Small abstract 2 March 23, 2016this is one of the many smaller abstracts I’ve been creating on a nearly daily basis.  My show is still going on at the Avalon Salon on B Street San Rafael.

facebooktwittergoogle_plusredditpinterestlinkedinmailfacebooktwittergoogle_plusredditpinterestlinkedinmail

EPA Abstract third versionHere is the final art of the piece that seemed to create itself when I looked at the old frame and mat.  A few days ago, I showed it in its infancy.   I call it the “E.P.A. Abstract” because its style reminds me of murals from the 1930’s, many of which were commissioned by the U.S. government to create jobs for artists, a fine idea.   this is actually a semi-abstract, since there is a human form in it.

It will be included in my show of abstracts at the Avalon Salon in San Rafael, with the opening night being March 11th.

facebooktwittergoogle_plusredditpinterestlinkedinmailfacebooktwittergoogle_plusredditpinterestlinkedinmail

Stairway abstract Oct 5 2015It’s been a while since I created a lot of abstract art, mostly delegating it to between art jobs.  Yesterday, however , I found that I’ll have a one person show in March/April of 2016 and the preference is for the abstracts.  It so happens that I had begun one a few days prior, so I continued on with it, and here it is, assuming I don’t look at it and go, “hmmmmmmm……maybe I should add THIS, and subtract THAT”, which is easy to do with an abstract.  In fact, for me, the most difficult part in doing abstracts is trying to figure out when there’s no more to do.  One can ALWAYS change it.  That sort of freedom can be a terrifying thing, so one simply has to go by one’s instincts and emotions.  With figurative art, of course, there is really no such decision involved.  One has a real clear idea of when it’s done.   Still, there are similarities like composition, color, color value, and form.

The image size on this one, incidentally is 19″ w x 26″ d. It was done in watercolor and cold press watercolor paper strips was pasted on to hot press paper for new textures.

facebooktwittergoogle_plusredditpinterestlinkedinmailfacebooktwittergoogle_plusredditpinterestlinkedinmail

ArtVinnDiagramBecause I’ve been a full time illustrator for 30 years, I’m always surprised when people confuse illustration with graphic design and “fine art” with, what, “not –so-fine art?”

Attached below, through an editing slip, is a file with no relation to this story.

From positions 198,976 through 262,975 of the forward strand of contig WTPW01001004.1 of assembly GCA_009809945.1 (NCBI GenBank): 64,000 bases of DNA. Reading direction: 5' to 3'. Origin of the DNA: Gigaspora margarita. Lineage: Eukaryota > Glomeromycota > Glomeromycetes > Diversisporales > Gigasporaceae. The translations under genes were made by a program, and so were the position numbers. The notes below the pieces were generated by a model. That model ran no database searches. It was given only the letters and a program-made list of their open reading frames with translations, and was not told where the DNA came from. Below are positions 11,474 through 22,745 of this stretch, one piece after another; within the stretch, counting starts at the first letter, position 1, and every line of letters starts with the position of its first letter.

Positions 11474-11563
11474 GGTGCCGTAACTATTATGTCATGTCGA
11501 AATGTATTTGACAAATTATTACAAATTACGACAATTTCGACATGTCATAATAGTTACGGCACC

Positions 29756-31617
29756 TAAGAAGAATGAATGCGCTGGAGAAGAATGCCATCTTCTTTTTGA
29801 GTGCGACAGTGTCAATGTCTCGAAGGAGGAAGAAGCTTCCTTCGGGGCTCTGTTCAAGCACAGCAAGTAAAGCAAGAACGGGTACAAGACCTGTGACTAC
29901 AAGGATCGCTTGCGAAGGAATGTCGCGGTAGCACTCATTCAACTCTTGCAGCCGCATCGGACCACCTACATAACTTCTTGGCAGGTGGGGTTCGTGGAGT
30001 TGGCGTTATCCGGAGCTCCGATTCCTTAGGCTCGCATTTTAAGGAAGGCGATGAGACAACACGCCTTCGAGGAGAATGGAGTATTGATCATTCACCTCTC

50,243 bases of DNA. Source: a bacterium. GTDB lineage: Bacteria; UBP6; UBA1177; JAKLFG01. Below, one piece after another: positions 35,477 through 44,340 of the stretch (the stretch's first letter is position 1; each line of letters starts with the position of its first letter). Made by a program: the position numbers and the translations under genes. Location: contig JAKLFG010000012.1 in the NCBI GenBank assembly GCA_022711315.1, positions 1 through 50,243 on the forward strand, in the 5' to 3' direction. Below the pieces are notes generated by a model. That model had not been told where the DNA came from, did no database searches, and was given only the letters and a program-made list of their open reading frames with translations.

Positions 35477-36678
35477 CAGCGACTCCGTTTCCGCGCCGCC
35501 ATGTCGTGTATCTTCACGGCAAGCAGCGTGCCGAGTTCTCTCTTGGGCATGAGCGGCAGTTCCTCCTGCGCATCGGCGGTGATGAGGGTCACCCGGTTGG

Here is my explanation. Picture three rings that intersect and overlap one another in the middle, with each of those rings representing one of the following categories–illustration, graphic design, and “fine art.” Each one is an entity unto itself, and yet they have common areas. There are plenty of examples of one piece of art being all three at once, with the caveat being that the term, “fine art,” is subjective. I’m a fan of all three.

Illustration is what I do. I create images by drawing and painting them in ink and watercolor. While my work is done entirely by hand in “traditional media,” perfectly valid illustrations may be computer generated. Regardless of the medium, illustrations are images usually created to highlight something that is written first. The image is illustrating the written word, and bringing more attention to that message than if it was simply a written word.

When that illustration is combined with typography, as in a poster or advertisement, we’re in the category of graphic design. Graphic design normally involves words, layout, and combining those with images. Logos are usually considered graphic design, even if there are aspects of illustration in them. Those aspects are stylized and hard edged enough to blend in with the lettering, and this type of work is mostly done on a computer. I have hand drawn some logos, and those fall right in between the two categories.

The purpose of illustration is specific, as is that of graphic design, and, to put it loosely, they are advertising something, be it a product or an idea. A client, either individual or business, hires the person creating the illustration, or design. The artist knows that he/she will be paid, usually receiving a down payment to begin.

Fine art is art that is created by and for the artist. It can be anything the artist feels like doing at that moment. It may be representational. It may be abstract. Its intentions are to be “art for art’s sake,” and, after completion, the artist will try to sell it. Many aspects of illustration and graphic design, such as composition, use of color, texture, shadow, and subject, are also parts of fine art, and that is where the three categories intersect.

Lastly, an anecdote: many years ago, fresh out of college, I was chatting with two artist types who both did abstract work. I was already clearly more of a cartoon/illustrator. One of them said, “of course you know that our art is higher than yours,” to which I expressed strong disagreement. Some twenty years later, I was visiting people back home, and this artist happened to get wind of my presence. He found out where I was staying, came over, and apologized.

While snobbery may help in the world of art sales, I have no need for it. The lines are too blurred, and there is too much subjectivity and personal taste involved. Illustration is not a higher art form than graphic design nor is abstract art higher than illustration. Each form has its place in our culture and media.

facebooktwittergoogle_plusredditpinterestlinkedinmailfacebooktwittergoogle_plusredditpinterestlinkedinmail